For example, if your husband shows defiance, hostility, coldness, or aggression, then you would approach the situation from a point of calming these emotions.

The method would be different if your husband is showing sadness, fear, or severe anxiety. In this case, you would approach him coming from a reinsurance place.

What your husband really means vs. what he is saying (reading through the mixed signals): It can be very difficult to believe your husband’s words and take him seriously when he asks you for distance while hugging or reassuring you or sending mixed signals.

In the end though, most men who say they want a break or a break up are trying to verbalize that they have lost a feeling or intimacy and closeness and don’t know how (or don’t currently want) to get it. back.

They feel they need a break to assess these feelings. You may not believe it, but sometimes it works in your favor.

What to do when your husband asks you to separate even though he says he still loves you: Usually, there are two phases to consider here. It usually has the phase where the husband starts to mention the separation for the first time. This is the phase where they are less sure of what they really want and this is where you have an input.

Honestly, you probably already know what your husband really wants. You have acted in such a way before that he has fallen deeply in love with you. (So ​​much so that he married you.) You know the attributes that drew him the most (probably attention, sense of humor, easy-going personality, etc.). Now is your chance to re-introduce these attributes to your husband on a regular basis without being too obvious about it.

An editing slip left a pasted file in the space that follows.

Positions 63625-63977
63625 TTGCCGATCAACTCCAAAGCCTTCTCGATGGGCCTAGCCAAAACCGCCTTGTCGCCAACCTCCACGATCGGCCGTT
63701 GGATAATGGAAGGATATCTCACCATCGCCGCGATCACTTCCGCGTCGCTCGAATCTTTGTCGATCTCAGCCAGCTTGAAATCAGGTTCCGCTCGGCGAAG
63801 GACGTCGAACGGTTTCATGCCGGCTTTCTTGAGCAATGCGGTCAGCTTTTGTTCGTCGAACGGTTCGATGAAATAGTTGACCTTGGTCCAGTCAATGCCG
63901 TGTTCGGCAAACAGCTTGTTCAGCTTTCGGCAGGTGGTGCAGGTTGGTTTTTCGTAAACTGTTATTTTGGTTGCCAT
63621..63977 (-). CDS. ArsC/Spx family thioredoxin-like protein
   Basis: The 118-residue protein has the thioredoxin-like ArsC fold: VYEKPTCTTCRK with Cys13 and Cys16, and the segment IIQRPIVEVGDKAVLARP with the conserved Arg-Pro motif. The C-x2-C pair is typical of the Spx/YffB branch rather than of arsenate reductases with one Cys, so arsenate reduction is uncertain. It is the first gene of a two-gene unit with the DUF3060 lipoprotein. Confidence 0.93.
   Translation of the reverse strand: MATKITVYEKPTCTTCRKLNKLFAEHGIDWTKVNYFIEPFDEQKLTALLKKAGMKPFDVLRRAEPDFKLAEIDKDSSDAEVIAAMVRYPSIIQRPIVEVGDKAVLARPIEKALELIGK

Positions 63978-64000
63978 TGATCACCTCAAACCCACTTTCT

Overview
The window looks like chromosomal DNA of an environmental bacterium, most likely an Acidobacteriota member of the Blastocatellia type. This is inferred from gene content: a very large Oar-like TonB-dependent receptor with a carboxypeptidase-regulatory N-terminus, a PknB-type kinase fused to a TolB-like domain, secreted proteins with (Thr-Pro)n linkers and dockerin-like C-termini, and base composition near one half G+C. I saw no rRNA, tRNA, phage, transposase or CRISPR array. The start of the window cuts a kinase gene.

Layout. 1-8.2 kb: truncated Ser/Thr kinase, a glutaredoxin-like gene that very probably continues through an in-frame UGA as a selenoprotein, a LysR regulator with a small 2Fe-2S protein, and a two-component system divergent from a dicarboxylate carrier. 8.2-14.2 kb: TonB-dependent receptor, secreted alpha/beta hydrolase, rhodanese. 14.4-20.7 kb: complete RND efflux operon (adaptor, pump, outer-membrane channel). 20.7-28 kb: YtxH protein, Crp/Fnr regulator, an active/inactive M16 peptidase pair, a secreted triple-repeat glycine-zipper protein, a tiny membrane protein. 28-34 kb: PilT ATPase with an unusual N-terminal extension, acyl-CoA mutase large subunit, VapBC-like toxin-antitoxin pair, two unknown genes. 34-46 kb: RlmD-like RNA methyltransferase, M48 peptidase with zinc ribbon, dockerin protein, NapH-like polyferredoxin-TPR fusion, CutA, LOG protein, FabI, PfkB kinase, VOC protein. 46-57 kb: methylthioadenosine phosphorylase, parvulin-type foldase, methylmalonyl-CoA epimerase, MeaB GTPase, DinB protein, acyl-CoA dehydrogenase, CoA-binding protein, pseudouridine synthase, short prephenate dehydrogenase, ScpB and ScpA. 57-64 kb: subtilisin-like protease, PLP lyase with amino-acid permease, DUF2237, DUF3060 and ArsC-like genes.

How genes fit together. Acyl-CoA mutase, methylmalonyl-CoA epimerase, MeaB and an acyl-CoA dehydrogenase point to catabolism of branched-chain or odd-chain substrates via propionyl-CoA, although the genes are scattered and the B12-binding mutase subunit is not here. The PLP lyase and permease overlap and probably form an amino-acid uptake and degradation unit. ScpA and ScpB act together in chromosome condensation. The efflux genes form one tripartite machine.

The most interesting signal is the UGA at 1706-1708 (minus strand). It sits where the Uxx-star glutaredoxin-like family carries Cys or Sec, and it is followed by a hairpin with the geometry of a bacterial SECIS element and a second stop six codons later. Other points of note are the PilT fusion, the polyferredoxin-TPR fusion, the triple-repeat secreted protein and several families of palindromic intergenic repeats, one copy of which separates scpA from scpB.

So without being a doormat or giving away your power, just start showing your husband more of what drew him to you in the first place. (Important: You have to play this the right and convincing way.)

The second phase is when the husband is absolutely sure he wants the separation and has talked about it for a while or has one foot out the door. This may sound risky, but please bear with me. The best thing to do here is to look him straight in the eye and tell him that he is right. Tell him that he agrees that the relationship needs to improve and that he really wants to work on yourself.

Then go out, see your friends and do those things that make you happy. This is likely to increase the husband’s interest in her and, when she does, she will then display those characteristics that she first fell in love with. And, giving her time to think will often give her time to miss you and realize how far along she’s probably gone.

Many times, after a brief separation, the husband realizes that the grass isn’t really greener on the other side of the fence and he comes home, apologizes, and is ready to patch things up. When he does, meet him with an open heart, but with a renewed conviction to keep working on yourself and doing what will make you (and in turn both of you) happy.